Background: This study compared the postoperative infusion of 1% lidocaine and 0.2% ropivacaine for continuous interscalene analgesia in patients undergoing open shoulder surgery. Methods: Forty patients undergoing open shoulder surgery received an interscalene brachial plexus block with 30 ml of either 1.5% lidocaine (n=20) or 0.5% ropivacaine (n=20), followed by a continuous patient-controlled interscalene analgesia with 1% lidocaine or 0.2% ropivacaine, respectively. A blinded observer recorded the quality of analgesia and recovery of motor function during the first 24 h of infusion. Results: Onset of the block occurred after 7.5 (5-40) min with lidocaine and 30 (10-60) min with ropivacaine (P=0.0005). Postoperative pain intensity was higher with lidocaine than ropivacaine for the first 8h of infusion. The ratio between boluses given and demanded from the pump was 0.5 (0.13-0.7) with lidocaine and 0.7 (0.4-1.0) with ropivacaine (P = 0.005). Rescue IV tramadol was required during the first 24 h of infusion by 16 patients of the lidocaine group (84%) and eight patients of the ropivacaine group (46%) (P = 0.05). At the 16 h and 24 h observation times a larger proportion of patients receiving ropivacaine had complete regression of motor block (70% and 95%) than patients receiving lidocaine (50% and 55%) (P = 0.05 and P = 0.013, respectively). Conclusions: Although 1% lidocaine can be effectively used for postoperative patient-controlled interscalene analgesia, 0.2% ropivacaine provides better pain relief and motor function.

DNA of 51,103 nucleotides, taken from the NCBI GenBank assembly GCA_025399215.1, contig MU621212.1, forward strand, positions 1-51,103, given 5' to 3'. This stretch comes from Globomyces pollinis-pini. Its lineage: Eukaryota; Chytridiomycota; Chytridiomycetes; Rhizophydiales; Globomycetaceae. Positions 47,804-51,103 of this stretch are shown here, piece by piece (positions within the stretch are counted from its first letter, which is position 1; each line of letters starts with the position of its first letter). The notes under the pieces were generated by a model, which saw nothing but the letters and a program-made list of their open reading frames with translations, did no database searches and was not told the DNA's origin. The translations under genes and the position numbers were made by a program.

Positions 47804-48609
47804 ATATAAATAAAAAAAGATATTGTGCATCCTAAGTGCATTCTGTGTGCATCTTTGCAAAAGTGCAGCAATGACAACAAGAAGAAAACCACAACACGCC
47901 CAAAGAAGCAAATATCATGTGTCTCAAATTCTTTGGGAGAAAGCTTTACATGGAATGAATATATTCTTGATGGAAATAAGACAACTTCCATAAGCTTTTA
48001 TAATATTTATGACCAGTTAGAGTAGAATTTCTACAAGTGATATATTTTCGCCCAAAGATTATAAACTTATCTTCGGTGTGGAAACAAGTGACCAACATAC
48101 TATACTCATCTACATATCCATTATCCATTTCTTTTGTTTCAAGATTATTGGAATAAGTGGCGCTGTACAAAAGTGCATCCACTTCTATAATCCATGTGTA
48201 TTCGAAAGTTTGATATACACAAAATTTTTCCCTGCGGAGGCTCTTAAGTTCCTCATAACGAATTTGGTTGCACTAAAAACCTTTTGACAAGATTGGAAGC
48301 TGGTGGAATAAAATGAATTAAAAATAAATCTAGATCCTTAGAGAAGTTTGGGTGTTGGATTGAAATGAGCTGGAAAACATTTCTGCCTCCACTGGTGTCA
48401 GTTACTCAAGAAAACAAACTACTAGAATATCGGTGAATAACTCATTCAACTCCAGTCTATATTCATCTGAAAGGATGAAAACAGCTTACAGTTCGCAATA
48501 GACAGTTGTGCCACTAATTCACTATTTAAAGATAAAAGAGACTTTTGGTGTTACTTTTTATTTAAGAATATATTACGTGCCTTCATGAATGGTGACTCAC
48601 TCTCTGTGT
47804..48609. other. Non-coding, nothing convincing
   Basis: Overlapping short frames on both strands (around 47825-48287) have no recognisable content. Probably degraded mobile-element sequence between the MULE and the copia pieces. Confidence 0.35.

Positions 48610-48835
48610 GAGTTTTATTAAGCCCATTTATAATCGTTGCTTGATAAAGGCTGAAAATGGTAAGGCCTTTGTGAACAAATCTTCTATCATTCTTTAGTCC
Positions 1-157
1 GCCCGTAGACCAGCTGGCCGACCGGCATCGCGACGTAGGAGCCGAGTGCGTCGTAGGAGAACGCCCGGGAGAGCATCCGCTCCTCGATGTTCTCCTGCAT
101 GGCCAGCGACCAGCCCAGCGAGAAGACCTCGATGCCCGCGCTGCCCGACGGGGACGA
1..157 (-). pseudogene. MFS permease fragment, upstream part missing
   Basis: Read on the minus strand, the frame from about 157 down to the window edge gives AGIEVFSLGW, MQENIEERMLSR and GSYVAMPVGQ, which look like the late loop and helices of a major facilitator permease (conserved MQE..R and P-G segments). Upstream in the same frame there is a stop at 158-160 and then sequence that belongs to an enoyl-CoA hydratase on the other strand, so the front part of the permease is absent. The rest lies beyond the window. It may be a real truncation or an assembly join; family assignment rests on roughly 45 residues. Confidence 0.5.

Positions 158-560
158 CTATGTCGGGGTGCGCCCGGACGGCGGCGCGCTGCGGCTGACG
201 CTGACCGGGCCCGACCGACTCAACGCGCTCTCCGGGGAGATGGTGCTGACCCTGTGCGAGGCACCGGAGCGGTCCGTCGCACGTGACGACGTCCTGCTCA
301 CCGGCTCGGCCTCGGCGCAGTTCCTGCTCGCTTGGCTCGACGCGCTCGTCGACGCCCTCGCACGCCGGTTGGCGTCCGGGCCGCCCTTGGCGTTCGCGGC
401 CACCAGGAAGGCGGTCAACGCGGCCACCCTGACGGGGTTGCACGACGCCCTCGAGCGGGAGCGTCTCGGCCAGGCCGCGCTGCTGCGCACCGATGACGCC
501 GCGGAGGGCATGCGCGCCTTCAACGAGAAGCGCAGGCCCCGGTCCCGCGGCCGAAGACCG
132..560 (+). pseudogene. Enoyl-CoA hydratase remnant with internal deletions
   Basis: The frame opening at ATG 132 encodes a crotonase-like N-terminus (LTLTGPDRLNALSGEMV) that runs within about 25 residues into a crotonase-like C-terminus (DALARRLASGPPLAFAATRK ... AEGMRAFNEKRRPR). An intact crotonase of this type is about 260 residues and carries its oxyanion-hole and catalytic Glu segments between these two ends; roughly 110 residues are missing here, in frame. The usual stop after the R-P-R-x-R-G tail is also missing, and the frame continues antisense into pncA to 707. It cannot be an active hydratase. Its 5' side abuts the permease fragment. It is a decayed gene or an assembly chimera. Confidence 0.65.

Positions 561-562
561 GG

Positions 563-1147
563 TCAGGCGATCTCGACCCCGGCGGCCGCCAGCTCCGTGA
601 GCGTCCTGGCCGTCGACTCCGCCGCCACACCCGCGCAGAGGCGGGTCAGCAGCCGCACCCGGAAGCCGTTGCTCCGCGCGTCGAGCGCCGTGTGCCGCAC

- Continuous peripheral nerve blocks
- Interscalene brachial plexus block
- Postoperative analgesia
ASJC Scopus subject areas
- Anesthesiology and Pain Medicine